In California, you can request that the court issue a Judgment of Dissolution of Marriage (the legal label for a divorce) or a Judgment of Legal Separation. If you request a Dissolution of Marriage (a divorce), the Judgment can include your agreements or the court’s orders about parenting, the division of your assets and debts, support, AND you will be changed from being married to being single. If you request a Legal Separation, the Judgment can also include your agreements or the court’s orders about parenting, the division of your assets and debts, support, BUT you are still married. If you decide at a later point that you want to remarry, you will have to file for a Dissolution of Marriage and obtain a separate Judgment changing you from being married to single even though all of your financial and parenting issues may have already been addressed in the Judgment of Legal Separation.
Why would someone request a Judgment of Legal Separation? Sometimes for religious reasons, someone does not want to obtain a divorce, but wants to separate their financial affairs with a court order. And until recently, some people requested a Legal Separation to be able to stay on their spouse’s health insurance due to insurability problems. However, with the changes in health insurance availability and the new policies of many employers not to continue coverage if there is a Judgment of Legal Separation, this is rarely a reason for a Legal Separation anymore. One final reason is that there is a residential requirement to file for divorce. In order to qualify to file for a divorce, you must have lived in California for at least six months and in the county you are filing in for at least three months. If you have not lived in the county where you want to file for three months (perhaps you recently moved there), you can first file for a legal separation (which has no time restrictions for filing) and then later amend your Petition to file for a dissolution of marriage (divorce) once you have resided in the county for three months.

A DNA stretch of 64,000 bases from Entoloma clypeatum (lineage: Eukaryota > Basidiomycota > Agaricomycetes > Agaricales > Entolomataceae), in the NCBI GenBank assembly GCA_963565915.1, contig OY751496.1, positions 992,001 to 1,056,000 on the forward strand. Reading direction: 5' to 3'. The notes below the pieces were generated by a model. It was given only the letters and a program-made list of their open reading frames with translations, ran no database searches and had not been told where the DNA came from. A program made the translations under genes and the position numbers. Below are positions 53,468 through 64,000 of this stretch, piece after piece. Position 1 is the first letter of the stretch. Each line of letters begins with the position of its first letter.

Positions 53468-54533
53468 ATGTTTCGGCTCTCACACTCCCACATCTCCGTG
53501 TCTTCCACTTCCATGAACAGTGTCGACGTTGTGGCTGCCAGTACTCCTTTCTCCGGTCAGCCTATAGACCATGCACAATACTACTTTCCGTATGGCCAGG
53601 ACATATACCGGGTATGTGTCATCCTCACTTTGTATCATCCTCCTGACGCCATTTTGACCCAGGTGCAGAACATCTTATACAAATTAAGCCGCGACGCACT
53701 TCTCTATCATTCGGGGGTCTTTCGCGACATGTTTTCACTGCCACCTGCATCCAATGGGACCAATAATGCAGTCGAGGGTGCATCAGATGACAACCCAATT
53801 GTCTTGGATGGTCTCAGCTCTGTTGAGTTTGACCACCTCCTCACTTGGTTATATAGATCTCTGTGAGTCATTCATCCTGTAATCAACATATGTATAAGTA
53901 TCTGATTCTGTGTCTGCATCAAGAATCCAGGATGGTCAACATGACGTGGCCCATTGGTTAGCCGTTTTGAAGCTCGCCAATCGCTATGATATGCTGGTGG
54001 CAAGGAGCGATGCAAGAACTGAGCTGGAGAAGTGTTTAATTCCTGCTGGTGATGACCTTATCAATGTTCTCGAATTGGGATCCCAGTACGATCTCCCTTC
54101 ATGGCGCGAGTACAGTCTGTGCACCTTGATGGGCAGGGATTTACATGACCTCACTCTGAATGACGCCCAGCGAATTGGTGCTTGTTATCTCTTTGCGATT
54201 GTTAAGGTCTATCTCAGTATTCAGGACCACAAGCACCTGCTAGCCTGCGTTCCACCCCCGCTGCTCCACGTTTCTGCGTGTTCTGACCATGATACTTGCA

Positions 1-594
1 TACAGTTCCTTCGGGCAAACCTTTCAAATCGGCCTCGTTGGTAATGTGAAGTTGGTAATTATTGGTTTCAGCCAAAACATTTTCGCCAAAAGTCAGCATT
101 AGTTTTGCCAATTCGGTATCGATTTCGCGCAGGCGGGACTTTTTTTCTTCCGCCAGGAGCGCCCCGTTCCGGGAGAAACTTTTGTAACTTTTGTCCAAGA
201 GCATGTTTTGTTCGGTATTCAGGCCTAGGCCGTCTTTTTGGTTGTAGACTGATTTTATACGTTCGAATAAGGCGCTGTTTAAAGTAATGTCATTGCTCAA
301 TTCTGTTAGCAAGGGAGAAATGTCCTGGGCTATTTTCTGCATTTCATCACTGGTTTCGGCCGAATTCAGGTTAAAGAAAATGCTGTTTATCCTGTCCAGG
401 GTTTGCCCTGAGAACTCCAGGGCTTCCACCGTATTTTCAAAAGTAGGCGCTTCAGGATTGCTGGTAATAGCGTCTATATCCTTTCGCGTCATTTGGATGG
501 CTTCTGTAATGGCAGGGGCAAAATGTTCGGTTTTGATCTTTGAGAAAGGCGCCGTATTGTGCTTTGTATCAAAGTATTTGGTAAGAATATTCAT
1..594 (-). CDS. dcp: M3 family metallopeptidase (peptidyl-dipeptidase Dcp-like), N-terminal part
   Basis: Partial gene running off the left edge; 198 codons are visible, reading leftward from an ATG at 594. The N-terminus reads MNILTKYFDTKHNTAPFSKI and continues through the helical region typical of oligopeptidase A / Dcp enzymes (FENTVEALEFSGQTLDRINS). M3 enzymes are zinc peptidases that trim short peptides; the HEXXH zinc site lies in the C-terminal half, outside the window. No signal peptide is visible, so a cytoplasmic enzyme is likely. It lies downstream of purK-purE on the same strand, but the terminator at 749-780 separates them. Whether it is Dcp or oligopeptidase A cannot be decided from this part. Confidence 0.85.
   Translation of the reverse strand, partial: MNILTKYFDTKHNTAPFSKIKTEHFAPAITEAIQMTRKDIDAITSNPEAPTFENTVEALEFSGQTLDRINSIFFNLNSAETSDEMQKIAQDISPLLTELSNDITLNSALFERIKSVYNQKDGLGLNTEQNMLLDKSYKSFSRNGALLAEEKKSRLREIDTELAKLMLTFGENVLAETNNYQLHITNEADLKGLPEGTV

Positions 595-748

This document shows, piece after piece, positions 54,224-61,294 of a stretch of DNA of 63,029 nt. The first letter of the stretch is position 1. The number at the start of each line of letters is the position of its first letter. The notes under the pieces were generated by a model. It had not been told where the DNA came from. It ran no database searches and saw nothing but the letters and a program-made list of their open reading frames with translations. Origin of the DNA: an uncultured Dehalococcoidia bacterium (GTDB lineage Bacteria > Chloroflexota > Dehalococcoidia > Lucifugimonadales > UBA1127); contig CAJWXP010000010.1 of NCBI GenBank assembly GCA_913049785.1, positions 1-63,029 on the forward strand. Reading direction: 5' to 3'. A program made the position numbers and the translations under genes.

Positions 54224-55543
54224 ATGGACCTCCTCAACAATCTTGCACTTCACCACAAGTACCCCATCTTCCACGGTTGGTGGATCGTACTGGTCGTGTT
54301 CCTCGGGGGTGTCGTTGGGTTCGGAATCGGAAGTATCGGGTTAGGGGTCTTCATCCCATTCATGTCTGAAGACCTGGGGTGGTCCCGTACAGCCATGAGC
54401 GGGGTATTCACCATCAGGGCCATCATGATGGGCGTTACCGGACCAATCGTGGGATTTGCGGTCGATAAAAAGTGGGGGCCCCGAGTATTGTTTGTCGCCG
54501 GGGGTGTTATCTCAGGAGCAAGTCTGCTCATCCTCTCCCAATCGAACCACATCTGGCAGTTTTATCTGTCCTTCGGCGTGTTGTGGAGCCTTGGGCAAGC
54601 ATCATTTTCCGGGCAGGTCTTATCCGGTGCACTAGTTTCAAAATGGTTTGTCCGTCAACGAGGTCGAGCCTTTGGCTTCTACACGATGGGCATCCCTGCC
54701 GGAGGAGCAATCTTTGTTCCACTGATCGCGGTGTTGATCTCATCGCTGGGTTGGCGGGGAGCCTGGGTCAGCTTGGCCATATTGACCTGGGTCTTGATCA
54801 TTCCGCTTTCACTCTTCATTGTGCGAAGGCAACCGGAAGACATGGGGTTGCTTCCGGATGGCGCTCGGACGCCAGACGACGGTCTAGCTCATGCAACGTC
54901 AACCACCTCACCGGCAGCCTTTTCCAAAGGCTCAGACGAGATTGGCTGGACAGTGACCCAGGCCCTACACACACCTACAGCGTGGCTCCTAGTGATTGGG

Does this mean you haven’t “separated” until a Judgment of Dissolution of Marriage or a Judgment of Legal Separation has been filed? No. There is a difference between a Judgment of Legal Separation and the “date of separation” that affects your financial rights, duties and responsibilities.